Fire Evacuation Procedures

The evacuation of a school is likely to involve a relatively large number of children who will need significant guidance and support from staff.

When establishing suitable evacuation arrangements in the event of a fire, the school will need to consider:-

  • The evacuation strategy – For smaller schools, a strategy of total simultaneous evacuation to the external fire assembly point may be the most appropriate option. In larger premises where there may be a number of buildings, it may be more appropriate to evacuate just the affected building rather than the whole site/campus.
  • Students especially at risk – The school/college/university will need to put Personal Emergency Evacuation Plans (PEEPs) in to place for all students that have a physically, mental, hearing or sight impairment. PEEPs should also be prepared for students with temporary impairments e.g. a broken leg.
  • Potential hindrance to evacuation – An evacuation at lunchtime may be difficult to co-ordinate as students will be reluctant to leave food/drinks that they have purchased, additional staff may be required to usher out students promptly.
  • There needs to be a daily record of students, staff and visitors at the School. An exception to this policy may be specific events such as open evenings; these events would need to be risk assessed separately.
  • It is extremely important to ensure that students do not abscond during an evacuation, as this may lead to Fire Service personnel entering the building unnecessarily to carry out search & rescue operations.
  • If sports halls or swimming pool areas have been evacuated, the students may be in a state of relative undress, which would be an issue during winter months. Consideration should be given to providing a supply of emergency equipment such as ‘space blankets’.
  • Students may attempt to re-enter the building to retrieve items left behind e.g. high value goods such as mobile phones; this is a management issue and staff/fire wardens should ensure that this does not happen.
  • There needs to be a contingency plan in place for instances where the School cannot be re-occupied. Not all parents will be immediately contactable/able to collect their children, therefore staff may need to take the students to local alternative accommodation such as Church or village halls, hotels with conference facilities/large rooms etc.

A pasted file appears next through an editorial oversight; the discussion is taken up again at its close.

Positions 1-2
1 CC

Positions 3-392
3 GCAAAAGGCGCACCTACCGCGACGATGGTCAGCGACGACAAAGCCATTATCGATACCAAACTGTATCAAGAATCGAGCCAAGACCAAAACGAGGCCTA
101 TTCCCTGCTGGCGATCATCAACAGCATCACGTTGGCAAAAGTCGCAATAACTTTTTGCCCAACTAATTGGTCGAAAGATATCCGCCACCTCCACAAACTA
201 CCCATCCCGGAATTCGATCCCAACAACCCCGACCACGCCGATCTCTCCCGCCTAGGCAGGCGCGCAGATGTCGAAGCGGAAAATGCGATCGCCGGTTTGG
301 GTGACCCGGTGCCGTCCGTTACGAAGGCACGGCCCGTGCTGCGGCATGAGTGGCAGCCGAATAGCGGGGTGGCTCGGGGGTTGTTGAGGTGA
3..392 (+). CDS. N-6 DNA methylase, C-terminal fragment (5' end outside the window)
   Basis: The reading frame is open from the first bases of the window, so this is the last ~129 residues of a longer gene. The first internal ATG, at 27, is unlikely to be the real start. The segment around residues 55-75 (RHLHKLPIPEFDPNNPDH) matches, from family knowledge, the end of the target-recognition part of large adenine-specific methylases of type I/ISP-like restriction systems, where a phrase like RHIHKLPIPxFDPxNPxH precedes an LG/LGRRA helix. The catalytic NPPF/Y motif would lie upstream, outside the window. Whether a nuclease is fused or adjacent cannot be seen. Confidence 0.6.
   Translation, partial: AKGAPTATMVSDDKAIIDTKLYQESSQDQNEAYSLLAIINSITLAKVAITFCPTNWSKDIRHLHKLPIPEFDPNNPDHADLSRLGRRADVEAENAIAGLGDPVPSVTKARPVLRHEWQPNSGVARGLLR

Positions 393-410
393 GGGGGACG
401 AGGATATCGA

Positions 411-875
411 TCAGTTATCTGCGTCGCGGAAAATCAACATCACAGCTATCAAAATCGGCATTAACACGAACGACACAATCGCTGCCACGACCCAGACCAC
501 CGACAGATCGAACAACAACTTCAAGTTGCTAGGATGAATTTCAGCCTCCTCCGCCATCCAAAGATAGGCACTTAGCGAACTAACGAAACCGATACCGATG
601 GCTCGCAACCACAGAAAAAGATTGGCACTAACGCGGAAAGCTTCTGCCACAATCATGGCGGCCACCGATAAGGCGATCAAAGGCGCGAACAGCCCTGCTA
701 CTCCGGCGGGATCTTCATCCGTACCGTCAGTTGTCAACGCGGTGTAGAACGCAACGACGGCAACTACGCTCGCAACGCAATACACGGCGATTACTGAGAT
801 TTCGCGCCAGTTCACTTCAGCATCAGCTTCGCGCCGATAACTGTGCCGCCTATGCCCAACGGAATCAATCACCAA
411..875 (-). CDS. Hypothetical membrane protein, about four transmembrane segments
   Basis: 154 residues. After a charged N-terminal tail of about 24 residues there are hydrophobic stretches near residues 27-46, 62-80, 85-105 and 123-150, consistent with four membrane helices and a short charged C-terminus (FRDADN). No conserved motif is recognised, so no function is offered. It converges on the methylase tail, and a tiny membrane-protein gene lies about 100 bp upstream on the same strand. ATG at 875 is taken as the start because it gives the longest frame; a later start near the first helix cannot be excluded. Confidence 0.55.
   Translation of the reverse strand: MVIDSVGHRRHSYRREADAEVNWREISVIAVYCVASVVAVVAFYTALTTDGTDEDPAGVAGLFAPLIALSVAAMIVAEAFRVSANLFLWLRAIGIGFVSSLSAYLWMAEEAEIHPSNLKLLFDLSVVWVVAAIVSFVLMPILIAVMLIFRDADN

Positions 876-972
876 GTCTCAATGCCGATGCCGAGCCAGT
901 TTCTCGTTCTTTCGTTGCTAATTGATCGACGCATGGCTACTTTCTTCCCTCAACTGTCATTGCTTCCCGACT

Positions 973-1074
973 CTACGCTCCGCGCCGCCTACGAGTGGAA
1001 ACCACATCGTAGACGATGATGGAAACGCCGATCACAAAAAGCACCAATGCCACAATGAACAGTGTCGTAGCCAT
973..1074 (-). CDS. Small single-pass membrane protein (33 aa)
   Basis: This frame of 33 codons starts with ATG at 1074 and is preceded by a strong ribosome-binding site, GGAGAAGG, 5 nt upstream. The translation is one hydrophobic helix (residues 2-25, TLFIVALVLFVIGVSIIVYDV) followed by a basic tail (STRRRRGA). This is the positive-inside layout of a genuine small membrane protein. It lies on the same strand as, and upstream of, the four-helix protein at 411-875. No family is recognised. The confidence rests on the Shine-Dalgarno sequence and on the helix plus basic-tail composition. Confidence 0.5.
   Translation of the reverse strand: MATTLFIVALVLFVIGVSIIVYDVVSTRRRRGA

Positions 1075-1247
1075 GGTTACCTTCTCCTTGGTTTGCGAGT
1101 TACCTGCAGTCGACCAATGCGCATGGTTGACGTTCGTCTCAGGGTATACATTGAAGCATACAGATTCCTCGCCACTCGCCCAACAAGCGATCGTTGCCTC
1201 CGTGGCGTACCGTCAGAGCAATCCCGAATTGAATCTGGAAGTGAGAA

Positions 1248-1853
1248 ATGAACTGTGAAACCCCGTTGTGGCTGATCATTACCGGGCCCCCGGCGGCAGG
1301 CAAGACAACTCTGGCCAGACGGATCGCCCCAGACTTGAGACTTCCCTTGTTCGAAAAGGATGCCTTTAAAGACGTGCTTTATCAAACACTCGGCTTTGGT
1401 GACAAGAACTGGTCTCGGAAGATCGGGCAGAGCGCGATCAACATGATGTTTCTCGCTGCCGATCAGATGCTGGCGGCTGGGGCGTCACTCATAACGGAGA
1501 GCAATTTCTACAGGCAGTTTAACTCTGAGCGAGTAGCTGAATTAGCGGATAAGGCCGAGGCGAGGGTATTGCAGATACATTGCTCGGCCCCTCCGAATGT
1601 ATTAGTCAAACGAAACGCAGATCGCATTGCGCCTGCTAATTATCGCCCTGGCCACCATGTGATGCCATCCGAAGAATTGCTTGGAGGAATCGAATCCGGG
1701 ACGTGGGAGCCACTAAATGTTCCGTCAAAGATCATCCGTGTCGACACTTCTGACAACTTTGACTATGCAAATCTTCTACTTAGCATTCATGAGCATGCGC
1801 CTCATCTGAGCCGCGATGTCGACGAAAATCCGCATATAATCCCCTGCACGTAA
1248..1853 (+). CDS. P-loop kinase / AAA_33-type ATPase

Following an evacuation, the School should evaluate the evacuation process and identify any issues or areas for improvement; this should then be communicated to the Staff.

Fire Fighting Equipment Provision

There needs to be a sufficient number and type of fire extinguishers present at the premises, (e.g there should be CO2 extinguishers near electrical items, a wet chemical in the kitchen, dry powder in boiler rooms etc). Any shortfalls or inappropriate extinguishers should be noted.


All staff will need general training on what action to take in the event of a fire. Additional ‘Fire Warden/Marshal training will need to be provided for ‘key staff’ who would assist in the co-ordination of an evacuation.

Students will also need to know what is expected of them and be aware of the escape stairs/routes that they may not ordinarily use as well as their designated fire assembly point; this knowledge is usually gained by carrying out a fire drill once every term.

Flammable and Explosive Materials

If there are highly flammable products at the premises (e.g. acetylene gas), they should be stored in a manner that would reduce the risk of accidental release and be in a secure area that is not accessible to students.

Fire safety history

Any repeat instance of fire alarm activation’s, fire incidents or previous issues should be identified and outcomes recorded. A review of the existing procedures/precautions should be carried out and action taken to prevent re-occurrence.


Having identified all of the apparent risks/significant findings, an action plan should be put together and subsequently implemented in order to reduce the establishments’ fire risk to an acceptable level.

Posted by: Adrian Gouldin Bsc (Hons) MRICS GIFireE, Marpal’s Head of Fire Safety & IFE registered Fire Risk Assessor.

For further information on Fire Safety, please contact Adrian Gouldin by phone (01332 668877) or email ([email protected]).